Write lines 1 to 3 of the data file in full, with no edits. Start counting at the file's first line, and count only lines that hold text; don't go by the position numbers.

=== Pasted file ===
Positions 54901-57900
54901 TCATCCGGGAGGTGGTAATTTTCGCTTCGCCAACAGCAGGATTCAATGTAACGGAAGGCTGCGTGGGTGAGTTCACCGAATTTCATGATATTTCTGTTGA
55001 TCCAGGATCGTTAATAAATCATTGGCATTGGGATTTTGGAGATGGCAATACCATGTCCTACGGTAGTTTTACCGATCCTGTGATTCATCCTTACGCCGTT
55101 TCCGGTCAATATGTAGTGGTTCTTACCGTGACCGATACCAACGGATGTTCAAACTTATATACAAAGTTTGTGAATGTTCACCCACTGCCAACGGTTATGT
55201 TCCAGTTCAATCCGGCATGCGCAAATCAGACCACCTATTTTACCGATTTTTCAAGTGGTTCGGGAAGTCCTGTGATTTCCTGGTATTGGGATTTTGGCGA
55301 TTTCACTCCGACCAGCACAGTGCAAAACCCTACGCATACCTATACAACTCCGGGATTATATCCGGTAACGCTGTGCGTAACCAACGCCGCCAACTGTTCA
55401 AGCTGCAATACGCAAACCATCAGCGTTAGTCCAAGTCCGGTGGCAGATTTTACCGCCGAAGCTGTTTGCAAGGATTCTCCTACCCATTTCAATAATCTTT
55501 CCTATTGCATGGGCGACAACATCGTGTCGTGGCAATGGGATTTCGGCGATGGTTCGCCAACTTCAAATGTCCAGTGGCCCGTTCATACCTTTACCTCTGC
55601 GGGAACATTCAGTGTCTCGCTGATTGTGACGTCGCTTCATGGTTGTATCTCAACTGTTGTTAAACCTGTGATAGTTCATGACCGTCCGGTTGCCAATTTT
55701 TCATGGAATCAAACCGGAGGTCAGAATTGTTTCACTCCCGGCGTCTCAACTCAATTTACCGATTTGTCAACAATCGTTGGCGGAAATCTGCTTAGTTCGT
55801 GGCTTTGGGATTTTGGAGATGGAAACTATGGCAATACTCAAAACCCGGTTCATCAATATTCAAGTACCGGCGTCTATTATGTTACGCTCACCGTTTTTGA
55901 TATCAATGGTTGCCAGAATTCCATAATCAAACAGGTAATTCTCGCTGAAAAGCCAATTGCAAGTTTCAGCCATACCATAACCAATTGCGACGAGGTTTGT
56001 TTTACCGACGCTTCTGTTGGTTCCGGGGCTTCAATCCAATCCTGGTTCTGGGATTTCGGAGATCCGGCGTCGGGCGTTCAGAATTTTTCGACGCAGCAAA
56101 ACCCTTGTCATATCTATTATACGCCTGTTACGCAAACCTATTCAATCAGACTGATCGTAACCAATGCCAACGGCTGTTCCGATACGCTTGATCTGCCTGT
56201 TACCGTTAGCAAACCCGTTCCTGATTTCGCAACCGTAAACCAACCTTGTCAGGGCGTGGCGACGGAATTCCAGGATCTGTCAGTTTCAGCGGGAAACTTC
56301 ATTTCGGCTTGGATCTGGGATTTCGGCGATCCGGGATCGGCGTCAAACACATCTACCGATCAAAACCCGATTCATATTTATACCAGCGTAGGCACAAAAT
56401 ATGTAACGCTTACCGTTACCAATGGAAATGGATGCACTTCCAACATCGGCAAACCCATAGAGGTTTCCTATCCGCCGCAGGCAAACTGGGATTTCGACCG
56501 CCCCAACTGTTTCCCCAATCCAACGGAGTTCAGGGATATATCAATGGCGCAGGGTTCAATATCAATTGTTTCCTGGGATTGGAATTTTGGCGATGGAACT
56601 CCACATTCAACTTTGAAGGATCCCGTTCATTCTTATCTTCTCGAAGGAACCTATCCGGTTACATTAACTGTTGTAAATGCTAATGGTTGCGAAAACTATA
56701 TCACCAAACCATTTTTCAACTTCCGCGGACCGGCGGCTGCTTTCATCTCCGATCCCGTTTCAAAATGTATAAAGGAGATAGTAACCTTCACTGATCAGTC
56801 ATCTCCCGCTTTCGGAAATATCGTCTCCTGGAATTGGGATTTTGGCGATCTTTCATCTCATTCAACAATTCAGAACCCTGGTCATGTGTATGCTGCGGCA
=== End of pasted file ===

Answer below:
Positions 54901-57900
54901 TCATCCGGGAGGTGGTAATTTTCGCTTCGCCAACAGCAGGATTCAATGTAACGGAAGGCTGCGTGGGTGAGTTCACCGAATTTCATGATATTTCTGTTGA
55001 TCCAGGATCGTTAATAAATCATTGGCATTGGGATTTTGGAGATGGCAATACCATGTCCTACGGTAGTTTTACCGATCCTGTGATTCATCCTTACGCCGTT